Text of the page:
More on Xstrata’s corporate responsibility and their attitude to heavy metal pollution…
THE Mount Isa Mines company has refused to release in-house research about heavy metal contamination in the central Queensland community.
The data would fill in gaps in surveys conducted by a team of Australian and British scientists who found lead levels in residential areas of Mt Isa were up to 33 times higher than limits set by federal guidelines.
“We’ve asked them for the reports, but nothing is forthcoming,” said Mark Taylor, an environmental scientist with Macquarie University, Sydney.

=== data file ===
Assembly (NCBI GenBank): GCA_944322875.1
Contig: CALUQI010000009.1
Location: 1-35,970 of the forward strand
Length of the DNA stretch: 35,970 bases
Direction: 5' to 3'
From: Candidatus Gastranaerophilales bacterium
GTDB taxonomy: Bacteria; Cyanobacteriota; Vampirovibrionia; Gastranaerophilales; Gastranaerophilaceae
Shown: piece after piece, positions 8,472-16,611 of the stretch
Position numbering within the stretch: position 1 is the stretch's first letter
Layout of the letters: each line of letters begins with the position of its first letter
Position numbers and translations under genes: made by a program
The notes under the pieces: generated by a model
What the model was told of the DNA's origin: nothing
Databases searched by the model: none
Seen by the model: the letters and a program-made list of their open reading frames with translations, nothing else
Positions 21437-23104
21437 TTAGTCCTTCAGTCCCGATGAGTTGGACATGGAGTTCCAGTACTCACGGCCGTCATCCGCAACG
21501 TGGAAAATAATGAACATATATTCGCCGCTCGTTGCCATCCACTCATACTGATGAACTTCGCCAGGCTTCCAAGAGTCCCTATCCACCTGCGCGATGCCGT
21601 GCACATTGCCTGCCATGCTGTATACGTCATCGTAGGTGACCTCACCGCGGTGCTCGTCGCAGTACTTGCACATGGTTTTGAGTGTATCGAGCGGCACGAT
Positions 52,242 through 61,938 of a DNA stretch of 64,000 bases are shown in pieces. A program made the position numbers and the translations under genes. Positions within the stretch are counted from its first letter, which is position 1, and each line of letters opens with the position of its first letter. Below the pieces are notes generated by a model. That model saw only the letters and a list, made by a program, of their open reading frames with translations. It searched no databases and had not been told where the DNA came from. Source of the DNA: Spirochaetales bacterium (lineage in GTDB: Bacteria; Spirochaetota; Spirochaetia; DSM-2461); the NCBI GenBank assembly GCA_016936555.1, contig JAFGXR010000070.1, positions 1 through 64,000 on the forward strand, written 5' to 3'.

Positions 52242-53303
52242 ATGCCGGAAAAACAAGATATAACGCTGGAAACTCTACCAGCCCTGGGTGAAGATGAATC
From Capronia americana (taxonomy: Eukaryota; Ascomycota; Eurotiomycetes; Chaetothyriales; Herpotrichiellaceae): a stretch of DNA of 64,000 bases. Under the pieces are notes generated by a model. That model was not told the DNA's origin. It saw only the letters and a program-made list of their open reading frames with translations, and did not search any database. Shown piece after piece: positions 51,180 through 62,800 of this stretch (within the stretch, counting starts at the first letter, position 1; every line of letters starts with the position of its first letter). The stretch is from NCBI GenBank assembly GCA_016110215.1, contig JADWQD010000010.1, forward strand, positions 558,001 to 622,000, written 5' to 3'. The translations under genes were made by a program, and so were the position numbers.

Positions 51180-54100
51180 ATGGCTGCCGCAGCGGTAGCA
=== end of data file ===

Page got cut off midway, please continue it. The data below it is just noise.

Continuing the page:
“The data would help health authorities make appropriate decisions about follow-up risk assessment on a property-by-property or area-by-area basis,” Dr Taylor said.
“We’re not going to do that,” a spokesperson for Mt Isa Mines said when The Australian asked for the research. No explanation was provided.
The EPA, however, said it was taking the matter seriously.
“The EPA is now in the process of reviewing and mapping the data. The agency will also compare it to historical soil sample results, areas previously cleaned up and geological maps of naturally high mineralisation areas,” said the spokesperson.
Last night Dr Taylor rejected Xstrata’s claim that his group’s findings were “within limits” set by national guidelines.
“The facts are what they are,” he said, noting that the sample analysis was conducted at two independent British laboratories in London.
Leigh Dayton, Science writer, The Australian, March 20, 2007